Pregnant With Twins At My Irish Twin's Destination Wedding
Ohhh, the pregnant bridesmaid. One of every bride’s greatest fears, right?
When my newly-engaged older sister picked her destination wedding to be October 7, 2017 in Florida and asked me to be her Matron of Honor, it was a no brainer that I would excitedly oblige. She was my Maid of Honor the previous year, we are each other’s only sibling, and we are Irish Twins (meaning we were born less than a year apart). Naturally, we were destined to stand next to each other on the days we said, “I do.” Little did I know, though, that I would be 35 weeks pregnant with twins on her wedding day.
A few weeks later, my husband and I found out we were pregnant… with not one, but TWO babies! When the doctor told me we would likely deliver by late October 2017, the same month as my sister’s wedding, my heart sank. From that point forward, I made it my mission to maintain the healthiest twin pregnancy that I could.
Over the next 7 months, family members repeatedly told my sister that there was a huge chance I wouldn’t make it to her wedding. However, I stayed positive and kept reassuring her I was doing everything I could to be there. I checked in with my sister after every doctor’s appointment to share the good news that everything was going smoothly.
When we later heard that a hurricane was going to hit the same beach and the same weekend that my sister was to get married, everyone panicked. We all nervously watched the weather reports. People tried to talk me out of traveling that late in my pregnancy. But I kept positive.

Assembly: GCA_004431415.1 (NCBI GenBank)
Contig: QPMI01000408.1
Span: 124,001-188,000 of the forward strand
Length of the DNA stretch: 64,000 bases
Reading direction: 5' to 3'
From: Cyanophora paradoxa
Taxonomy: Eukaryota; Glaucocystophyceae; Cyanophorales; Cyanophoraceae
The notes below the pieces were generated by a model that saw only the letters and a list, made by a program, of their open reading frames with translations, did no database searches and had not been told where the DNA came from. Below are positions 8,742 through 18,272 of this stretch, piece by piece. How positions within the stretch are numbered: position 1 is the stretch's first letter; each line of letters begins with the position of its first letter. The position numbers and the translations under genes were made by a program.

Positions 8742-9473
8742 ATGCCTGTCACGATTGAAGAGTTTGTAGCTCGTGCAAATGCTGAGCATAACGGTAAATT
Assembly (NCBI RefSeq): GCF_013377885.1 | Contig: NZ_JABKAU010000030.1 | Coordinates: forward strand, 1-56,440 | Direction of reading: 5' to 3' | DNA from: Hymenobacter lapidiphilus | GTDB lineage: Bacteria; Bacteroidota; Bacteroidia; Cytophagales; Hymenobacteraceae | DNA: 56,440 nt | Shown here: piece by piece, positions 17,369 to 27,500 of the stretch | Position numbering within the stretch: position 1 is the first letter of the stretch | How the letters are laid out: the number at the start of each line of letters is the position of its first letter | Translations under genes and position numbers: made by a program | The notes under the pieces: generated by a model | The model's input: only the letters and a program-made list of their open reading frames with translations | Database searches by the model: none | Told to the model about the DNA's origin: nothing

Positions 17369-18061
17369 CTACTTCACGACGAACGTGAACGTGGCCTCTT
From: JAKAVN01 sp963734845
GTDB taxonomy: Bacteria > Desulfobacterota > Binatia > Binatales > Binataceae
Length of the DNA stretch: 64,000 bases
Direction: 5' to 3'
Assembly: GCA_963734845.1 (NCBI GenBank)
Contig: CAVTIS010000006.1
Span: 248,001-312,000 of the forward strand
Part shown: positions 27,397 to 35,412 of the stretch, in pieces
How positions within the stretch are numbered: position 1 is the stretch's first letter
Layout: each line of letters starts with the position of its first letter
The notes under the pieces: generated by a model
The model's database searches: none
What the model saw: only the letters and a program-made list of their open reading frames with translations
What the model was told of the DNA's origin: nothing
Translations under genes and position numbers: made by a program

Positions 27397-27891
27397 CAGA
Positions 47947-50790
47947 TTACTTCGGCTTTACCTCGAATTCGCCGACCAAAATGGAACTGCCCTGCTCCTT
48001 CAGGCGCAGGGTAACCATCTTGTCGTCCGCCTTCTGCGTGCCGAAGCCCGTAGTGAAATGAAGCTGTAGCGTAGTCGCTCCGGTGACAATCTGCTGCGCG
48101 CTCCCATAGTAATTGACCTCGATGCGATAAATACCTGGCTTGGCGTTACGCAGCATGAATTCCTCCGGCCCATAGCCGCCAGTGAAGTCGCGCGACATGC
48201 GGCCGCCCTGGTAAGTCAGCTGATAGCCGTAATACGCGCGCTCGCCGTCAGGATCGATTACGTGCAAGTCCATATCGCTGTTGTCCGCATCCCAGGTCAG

I checked back in with my doctor the day before we were to make the 12-hour drive down to Florida from Texas. My doctor gave me the “all-clear” to travel at 35 weeks. Side note, she only approved it because I was so adamant about being in my sister’s wedding and as I had an uncomplicated twin pregnancy.
With ample preparation, I was able to make it down to Florida for her wedding and back home within 48 hours. The hurricane hit the day after the wedding and I was able to watch her say her beautiful vows! All in all, it was a success and I can now say I stood by my sister’s side on the most important day of her life. And the story ended with me safely delivering my twins 2.5 weeks later during the week of their scheduled C-section.
In case anyone else is in a similar situation in their 3rd trimester and accepts the invitation to attend a destination wedding while pregnant with twins (if cleared by your doctor), here are the steps I recommend based on my experience:
1) Set realistic expectations for the bride (and for yourself).
As soon as my sister’s wedding planning kicked off, my family and husband made sure my sister understood that there were many risks involved, as twin pregnancies are considered high-risk. If the bride knows there is a possibility you won’t make it to her wedding, then she can mentally prepare herself should it happen. Most airlines won’t let you fly past 32 weeks, but driving, however, is up to you. Don’t push yourself if you have any reservations. It’s not worth it if you’re unsure.